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Wednesday, 11 May 1994
Page: 635

Senator COONEY —My question is directed to the Minister for Primary Industries and Energy. Research and development have been essential to the wellbeing of rural Australia, and it is important that they be sustained. Therefore, reports in the media that the government intends to cut its contribution to industry levies for rural research and development call for comment from the minister. Would the minister heed that call?

Senator COLLINS —I thank Senator Cooney. I must say that I think the government questions today in question time have been significantly better than those of the opposition. It is a line ball, perhaps. I am aware of these speculations, and they are not well founded. I have pleasure in advising the Senate that this speculation has no basis whatsoever. Today I have released the joint government-industry task force report reviewing the administration of rural R&D, an extremely important matter, to assist Australia's agricultural producers, and indeed processors, in tapping an extremely valuable and growing industry in the Asia-Pacific region.

  The task force report that I released this morning found that the model of an independent corporation managing industry and government contributions to rural research and development is performing extremely well. There is clear evidence that the model is making research and development more relevant to industry needs and facilitating increased involvement and investment by industry in research. Cabinet has now agreed to investigate options for a long-term strategy of continued government support, including funding of rural research. The impact of these arrangements on the competitiveness of the rural industry will be a key factor in this analysis. The findings of this second phase of the review will be utilised by the government through 1995 as it develops a response to the Industry Commission's report on research and development.

  Contrary to the rumours, matching funding for rural research and development will continue in its current form—that is, the current dollar for dollar funding—right through to 1995-96. The 19 research and development corporations and councils will manage over $250 million for investment in primary industry and energy research. The government will provide over $130 million of these funds. I must say that I think this is a highly appropriate way for federal government funds to be directed to assist industry—that is, in research.

  Research and development support is but one of the programs within the Department of Primary Industries and Energy that are designed to achieve the objectives of long-term sustainable development, structural change and, importantly, social justice in rural Australia. The rural adjustment scheme, Landcare, and the agribusiness and community access programs also play key roles in developing a sustainable rural sector that can make an effective contribution to the productivity of Australia.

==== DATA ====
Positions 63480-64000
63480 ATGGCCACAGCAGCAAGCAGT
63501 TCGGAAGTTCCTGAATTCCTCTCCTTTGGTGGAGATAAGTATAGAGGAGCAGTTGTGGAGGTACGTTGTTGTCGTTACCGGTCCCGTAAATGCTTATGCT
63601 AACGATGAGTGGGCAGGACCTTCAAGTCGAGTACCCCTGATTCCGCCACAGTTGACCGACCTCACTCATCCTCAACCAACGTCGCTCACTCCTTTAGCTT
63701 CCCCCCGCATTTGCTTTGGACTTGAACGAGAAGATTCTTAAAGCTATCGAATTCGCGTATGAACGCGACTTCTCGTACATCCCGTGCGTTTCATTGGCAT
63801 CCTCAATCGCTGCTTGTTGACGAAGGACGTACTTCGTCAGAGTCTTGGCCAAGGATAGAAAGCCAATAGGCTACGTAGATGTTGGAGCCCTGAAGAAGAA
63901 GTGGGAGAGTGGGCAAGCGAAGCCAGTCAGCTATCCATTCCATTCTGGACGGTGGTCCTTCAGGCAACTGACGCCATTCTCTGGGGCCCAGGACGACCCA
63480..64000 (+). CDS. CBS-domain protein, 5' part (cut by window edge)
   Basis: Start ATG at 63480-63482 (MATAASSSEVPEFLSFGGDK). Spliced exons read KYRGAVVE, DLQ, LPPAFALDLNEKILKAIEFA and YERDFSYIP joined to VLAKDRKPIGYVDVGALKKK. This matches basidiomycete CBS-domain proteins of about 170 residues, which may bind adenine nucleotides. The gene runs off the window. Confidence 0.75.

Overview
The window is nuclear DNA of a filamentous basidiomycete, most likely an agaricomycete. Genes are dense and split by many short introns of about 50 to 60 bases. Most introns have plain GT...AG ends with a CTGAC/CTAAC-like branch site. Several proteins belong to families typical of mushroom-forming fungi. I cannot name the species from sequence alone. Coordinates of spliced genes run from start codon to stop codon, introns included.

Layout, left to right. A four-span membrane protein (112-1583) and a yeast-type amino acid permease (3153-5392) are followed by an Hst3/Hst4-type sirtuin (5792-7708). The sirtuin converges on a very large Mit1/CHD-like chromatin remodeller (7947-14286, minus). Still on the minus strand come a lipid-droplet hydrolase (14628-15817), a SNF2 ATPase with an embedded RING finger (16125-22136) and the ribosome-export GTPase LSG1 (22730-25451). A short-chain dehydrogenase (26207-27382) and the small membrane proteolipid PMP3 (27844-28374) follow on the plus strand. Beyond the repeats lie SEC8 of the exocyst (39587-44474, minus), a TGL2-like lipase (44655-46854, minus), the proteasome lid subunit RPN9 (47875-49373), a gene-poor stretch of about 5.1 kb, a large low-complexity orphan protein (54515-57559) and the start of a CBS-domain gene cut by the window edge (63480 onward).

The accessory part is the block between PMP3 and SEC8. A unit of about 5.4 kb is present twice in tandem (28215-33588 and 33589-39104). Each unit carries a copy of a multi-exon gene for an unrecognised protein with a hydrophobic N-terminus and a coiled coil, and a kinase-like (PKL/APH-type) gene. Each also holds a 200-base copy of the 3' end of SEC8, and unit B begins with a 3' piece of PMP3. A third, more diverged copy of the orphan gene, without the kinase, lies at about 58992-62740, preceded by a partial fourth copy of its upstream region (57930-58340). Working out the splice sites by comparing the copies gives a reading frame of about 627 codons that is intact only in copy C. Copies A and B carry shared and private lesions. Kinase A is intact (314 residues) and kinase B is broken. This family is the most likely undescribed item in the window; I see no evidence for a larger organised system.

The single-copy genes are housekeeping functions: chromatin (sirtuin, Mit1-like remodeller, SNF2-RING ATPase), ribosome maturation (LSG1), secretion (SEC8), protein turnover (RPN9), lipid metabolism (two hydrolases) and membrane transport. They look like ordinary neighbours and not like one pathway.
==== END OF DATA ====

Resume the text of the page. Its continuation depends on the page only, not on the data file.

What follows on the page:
Over the next three years this government will provide around $1 billion for these five programs. These programs will be utilised to facilitate structural change on a regional basis. Often the process of change is best addressed by looking beyond the particular industry or producer to include the rural communities which support them. This approach will not be pursued at the expense of individual producers; rather, its purpose is to enhance and to extend the government's ability to help producers become more viable.

Senator Gareth Evans —Mr President, I ask that further questions be placed on the Notice Paper.

Senator Panizza —Mr President, on a point of order: on my calculation, at least one minute 15 seconds has been lost today by ministers not sitting down when they were due to, including the Leader of the Government in the Senate. I believe that you should allow another question to be asked by the opposition.

The PRESIDENT —I have sought advice. The government always ends question time exactly an hour after it has started. Points of order are not included as extra time.

Senator Panizza —That is not what I based my point of order on. I was talking about the elapsed time when ministers did not sit down when the light went off, including the Leader of the Government in the Senate, who had a second go at a question of at least one minute 15 seconds.

Senator Robert Ray —Because of the absolute obsession with timekeeping here, we took a note today of when question time started so that we could remind our leader, who is a bit absent minded at times. Senator Gareth Evans got on his feet one minute 45 seconds after the expiration of an hour. So even if 1 1/4 minutes were lost, those opposite still got 30 seconds more, which is more than they deserved.